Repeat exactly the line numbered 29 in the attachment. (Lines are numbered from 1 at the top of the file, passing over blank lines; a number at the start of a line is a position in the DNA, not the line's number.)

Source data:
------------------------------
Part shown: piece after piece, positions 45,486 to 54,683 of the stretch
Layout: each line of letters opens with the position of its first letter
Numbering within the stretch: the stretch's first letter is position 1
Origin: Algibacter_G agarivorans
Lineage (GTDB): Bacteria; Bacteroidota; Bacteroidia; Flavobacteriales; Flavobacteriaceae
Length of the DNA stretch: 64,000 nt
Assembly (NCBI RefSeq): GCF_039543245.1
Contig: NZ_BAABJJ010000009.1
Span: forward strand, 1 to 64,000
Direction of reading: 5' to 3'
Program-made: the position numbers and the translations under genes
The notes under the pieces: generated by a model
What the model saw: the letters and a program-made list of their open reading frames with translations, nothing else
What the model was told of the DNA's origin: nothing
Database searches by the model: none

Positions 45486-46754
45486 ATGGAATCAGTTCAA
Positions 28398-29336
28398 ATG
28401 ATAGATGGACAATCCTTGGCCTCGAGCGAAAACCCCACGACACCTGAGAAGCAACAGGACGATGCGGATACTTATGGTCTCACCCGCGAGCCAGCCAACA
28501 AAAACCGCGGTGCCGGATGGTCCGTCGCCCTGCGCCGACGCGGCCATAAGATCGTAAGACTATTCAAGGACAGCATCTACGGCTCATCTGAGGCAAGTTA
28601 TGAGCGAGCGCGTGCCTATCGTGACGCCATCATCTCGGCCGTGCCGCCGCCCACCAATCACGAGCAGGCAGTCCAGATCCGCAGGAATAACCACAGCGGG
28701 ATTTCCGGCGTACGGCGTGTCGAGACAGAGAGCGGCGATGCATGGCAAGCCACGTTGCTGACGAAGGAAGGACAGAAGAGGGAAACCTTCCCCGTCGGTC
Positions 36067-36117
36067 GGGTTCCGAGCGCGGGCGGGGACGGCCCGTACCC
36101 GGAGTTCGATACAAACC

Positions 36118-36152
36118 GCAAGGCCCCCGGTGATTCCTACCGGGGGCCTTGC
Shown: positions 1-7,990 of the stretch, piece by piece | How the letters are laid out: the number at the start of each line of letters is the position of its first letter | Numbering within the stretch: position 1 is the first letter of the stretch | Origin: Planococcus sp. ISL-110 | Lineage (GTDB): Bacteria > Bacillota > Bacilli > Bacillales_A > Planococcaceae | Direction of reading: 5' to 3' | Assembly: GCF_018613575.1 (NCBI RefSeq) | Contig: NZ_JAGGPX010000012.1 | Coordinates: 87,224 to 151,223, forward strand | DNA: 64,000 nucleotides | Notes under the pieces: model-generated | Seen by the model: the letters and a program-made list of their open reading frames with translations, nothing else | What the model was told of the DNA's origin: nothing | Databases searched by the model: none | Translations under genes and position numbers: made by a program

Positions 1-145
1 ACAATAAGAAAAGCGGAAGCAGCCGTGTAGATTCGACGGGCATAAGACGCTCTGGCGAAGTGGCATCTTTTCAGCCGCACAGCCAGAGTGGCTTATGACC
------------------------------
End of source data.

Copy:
Shown: positions 1-7,990 of the stretch, piece by piece | How the letters are laid out: the number at the start of each line of letters is the position of its first letter | Numbering within the stretch: position 1 is the first letter of the stretch | Origin: Planococcus sp. ISL-110 | Lineage (GTDB): Bacteria > Bacillota > Bacilli > Bacillales_A > Planococcaceae | Direction of reading: 5' to 3' | Assembly: GCF_018613575.1 (NCBI RefSeq) | Contig: NZ_JAGGPX010000012.1 | Coordinates: 87,224 to 151,223, forward strand | DNA: 64,000 nucleotides | Notes under the pieces: model-generated | Seen by the model: the letters and a program-made list of their open reading frames with translations, nothing else | What the model was told of the DNA's origin: nothing | Databases searched by the model: none | Translations under genes and position numbers: made by a program